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George Nicola

George is a seasoned interior designer and property marketing strategist with over 13 years of experience. He specializes in transforming properties into visually stunning spaces, helping clients recognize the potential and beauty in each property. With an impressive international client base of exciting projects throughout Europe and America.

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What is Functionalism?

The definition of functionalism describes the principle that the function of something is what makes it identifiable and desirable rather than what it is made of. The role played by an object determines whether it is inherently beautiful or not even before judging its aesthetic characteristics.

Functionalism can be described as a doctrine that what makes something a thought, desire, pain (or any other type of mental state) depends not on its internal constitution, but solely on its function, or the role it plays, in the cognitive system of which it is a part. In other words, functionalism states that mental states are defined by what they do rather than by what they are made of.

The key idea is that mental states are characterized by their causal relations with other mental states, sensory inputs, and behavioral outputs. A particular mental state, such as a desire for food, is defined by its causal relations like being caused by hunger, causing the body to move toward food, etc.

The actual makeup of the desire, whether electrical signals, neurochemicals, or whatever else, does not define or characterize it. All that matters is the functional role it plays.

The article aims to inform someone interested in functionalism and multi-functional interior design or who wants to learn more as they design their house or home in this style or use its elements.  

A function describes the relationship between inputs and outputs. To define a function, it specifies the outputs that result from particular inputs.

A function performs a task or calculation that relates arguments (inputs) to return values (outputs). The key effect is that functions map input values to their associated outputs.

Functionalists believe that a society can only operate within social structures and organised functions with shared values and beliefs. As such, functionalism plays a vital role in promoting social order for the well-being of all individuals and objects in the society.

Who is the father of functionalism?

The father of functionalism is generally considered to be Hilary Putnam, the American philosopher who originally formulated the functionalist theory in the 1960s.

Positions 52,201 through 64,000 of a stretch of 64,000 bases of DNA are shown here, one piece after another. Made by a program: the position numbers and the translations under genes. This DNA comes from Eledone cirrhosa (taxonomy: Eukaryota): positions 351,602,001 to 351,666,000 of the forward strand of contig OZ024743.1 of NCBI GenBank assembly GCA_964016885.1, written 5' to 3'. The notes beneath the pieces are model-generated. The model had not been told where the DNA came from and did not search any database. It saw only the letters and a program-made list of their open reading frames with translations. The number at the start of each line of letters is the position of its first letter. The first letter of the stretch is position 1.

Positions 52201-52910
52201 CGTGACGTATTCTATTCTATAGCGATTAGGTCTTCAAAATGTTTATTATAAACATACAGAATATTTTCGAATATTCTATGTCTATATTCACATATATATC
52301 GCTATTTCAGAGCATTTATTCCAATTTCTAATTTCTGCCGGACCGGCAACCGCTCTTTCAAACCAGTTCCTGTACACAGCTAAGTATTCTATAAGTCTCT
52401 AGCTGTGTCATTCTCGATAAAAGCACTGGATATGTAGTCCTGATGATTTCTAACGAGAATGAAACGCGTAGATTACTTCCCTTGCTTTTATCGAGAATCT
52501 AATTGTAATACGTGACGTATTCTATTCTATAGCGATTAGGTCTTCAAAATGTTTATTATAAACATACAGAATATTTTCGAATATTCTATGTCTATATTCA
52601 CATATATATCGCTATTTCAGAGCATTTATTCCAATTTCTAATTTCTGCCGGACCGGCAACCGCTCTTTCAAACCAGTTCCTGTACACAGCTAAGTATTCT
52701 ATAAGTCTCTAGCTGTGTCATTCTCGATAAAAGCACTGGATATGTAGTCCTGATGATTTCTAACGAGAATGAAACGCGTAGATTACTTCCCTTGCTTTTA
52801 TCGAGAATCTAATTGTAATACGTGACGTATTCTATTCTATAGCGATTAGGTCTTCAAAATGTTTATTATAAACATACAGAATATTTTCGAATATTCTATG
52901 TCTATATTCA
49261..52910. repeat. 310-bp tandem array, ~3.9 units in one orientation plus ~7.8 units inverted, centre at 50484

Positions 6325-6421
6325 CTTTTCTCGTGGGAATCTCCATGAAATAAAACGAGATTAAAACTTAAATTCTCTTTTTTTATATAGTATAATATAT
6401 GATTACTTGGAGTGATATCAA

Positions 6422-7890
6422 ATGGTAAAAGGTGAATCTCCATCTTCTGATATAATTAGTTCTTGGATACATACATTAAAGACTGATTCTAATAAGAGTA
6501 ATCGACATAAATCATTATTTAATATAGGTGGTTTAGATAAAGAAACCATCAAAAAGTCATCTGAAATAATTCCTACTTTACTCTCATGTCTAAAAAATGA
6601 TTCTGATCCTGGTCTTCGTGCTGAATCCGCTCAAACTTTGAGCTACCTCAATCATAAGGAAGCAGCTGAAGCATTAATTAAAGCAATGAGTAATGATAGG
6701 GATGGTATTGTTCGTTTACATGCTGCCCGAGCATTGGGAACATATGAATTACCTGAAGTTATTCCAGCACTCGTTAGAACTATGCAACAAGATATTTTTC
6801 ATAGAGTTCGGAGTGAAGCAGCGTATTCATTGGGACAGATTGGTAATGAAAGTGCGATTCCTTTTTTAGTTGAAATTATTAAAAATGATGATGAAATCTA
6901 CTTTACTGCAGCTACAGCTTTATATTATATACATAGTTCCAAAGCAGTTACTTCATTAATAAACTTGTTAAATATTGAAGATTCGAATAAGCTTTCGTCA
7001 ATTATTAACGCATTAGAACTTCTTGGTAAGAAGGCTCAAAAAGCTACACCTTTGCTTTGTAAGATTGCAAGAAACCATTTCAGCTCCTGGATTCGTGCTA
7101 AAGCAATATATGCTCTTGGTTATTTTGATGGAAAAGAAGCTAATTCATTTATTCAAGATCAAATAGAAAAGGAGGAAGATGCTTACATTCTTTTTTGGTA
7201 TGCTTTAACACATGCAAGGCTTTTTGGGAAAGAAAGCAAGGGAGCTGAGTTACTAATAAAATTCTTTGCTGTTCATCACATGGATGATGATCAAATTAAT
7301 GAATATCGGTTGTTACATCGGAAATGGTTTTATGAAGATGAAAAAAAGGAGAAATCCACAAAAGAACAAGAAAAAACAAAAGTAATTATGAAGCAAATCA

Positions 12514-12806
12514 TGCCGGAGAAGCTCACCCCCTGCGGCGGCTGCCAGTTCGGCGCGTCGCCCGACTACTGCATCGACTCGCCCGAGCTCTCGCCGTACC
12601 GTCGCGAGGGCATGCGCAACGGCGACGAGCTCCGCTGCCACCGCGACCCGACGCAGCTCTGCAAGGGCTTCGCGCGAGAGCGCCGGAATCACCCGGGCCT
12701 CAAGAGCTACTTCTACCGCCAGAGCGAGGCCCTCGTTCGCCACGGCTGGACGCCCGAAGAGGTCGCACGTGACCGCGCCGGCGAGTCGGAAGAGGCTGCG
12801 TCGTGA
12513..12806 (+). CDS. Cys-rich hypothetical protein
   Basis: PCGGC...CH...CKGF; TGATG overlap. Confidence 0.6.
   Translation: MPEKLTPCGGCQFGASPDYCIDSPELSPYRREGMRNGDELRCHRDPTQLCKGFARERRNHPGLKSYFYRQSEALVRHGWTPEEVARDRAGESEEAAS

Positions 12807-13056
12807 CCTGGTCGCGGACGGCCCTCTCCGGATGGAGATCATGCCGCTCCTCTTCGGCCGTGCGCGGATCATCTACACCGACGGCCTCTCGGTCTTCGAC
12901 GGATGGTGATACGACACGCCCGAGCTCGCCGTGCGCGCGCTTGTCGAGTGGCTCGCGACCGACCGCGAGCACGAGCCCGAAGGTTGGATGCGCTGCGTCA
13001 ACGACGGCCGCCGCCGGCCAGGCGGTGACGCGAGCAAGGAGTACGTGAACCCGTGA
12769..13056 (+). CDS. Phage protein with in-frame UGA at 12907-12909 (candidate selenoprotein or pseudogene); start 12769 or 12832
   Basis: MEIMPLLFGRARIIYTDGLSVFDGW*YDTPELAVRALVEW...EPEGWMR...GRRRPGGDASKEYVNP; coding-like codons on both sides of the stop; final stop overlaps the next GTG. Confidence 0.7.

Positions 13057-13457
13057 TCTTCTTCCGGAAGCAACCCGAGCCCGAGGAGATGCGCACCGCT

Specifically, in 1960 Putnam published a paper titled “Minds and Machines” in which he outlined the core ideas of what would become functionalism. In this paper, Putnam argued that mental states should be understood based on what they do rather than what physical parts they are made of.

Putnam used the famous thought experiment of the “Turing machine” to make his point. He suggested that a Turing machine, made up of gears and levers rather than flesh and blood like a human, could theoretically have the same mental states as a human if it carried out the same functions. It did not matter what physical stuff the machine was made of.

This emphasis on function rather than form was the key insight that launched functionalism as a theory of mind in philosophy. While there were precursors to the idea, Putnam is widely regarded as the originator and primary architect of functionalism, making him the “father” of this important perspective.

Through his writings in the 1960s and his subsequent development of functionalist ideas over the following decades, Putnam more than anyone else defined and championed the doctrine. So credit belongs to Hilary Putnam for establishing functionalism as an influential movement.

What is Functionalism in Architecture?

Functionalism is an architectural movement that emphasizes the functional and practical aspects of building design. It arose in the early 20th century as a reaction to the ornate, decorative styles of the past, such as Art Nouveau and the Beaux-Arts style.

The process to create functional architecture, incorporating functionalism examples and interior design.
The process to create functional architecture, incorporating functionalism examples and interior design.

Architecture is the art and science of designing spaces to serve practical physical and psychological needs of people.

The basic functions of architecture are:

Shelter – To provide protection and refuge from natural elements like heat, cold, rain, wind, etc. for healthy and comfortable living.

Structure – To design stable structural systems suited to the type of building that can withstand normal wear and tear and external pressures like wind, earthquake etc.

Aesthetics – To creatively integrate engineering requirements with beautiful forms, styles, textures and visual appeal.

Functionality – To create spaces and buildings suited to their functional purpose, ranging from homes to workplaces.

Access and Circulation – To allow for easy external access and movement between spaces through doorways, corridors, lobbies etc.

Light and Ventilation – To allow air and light to enter the building providing fresh air, lighting and cross ventilation for good health and respiration.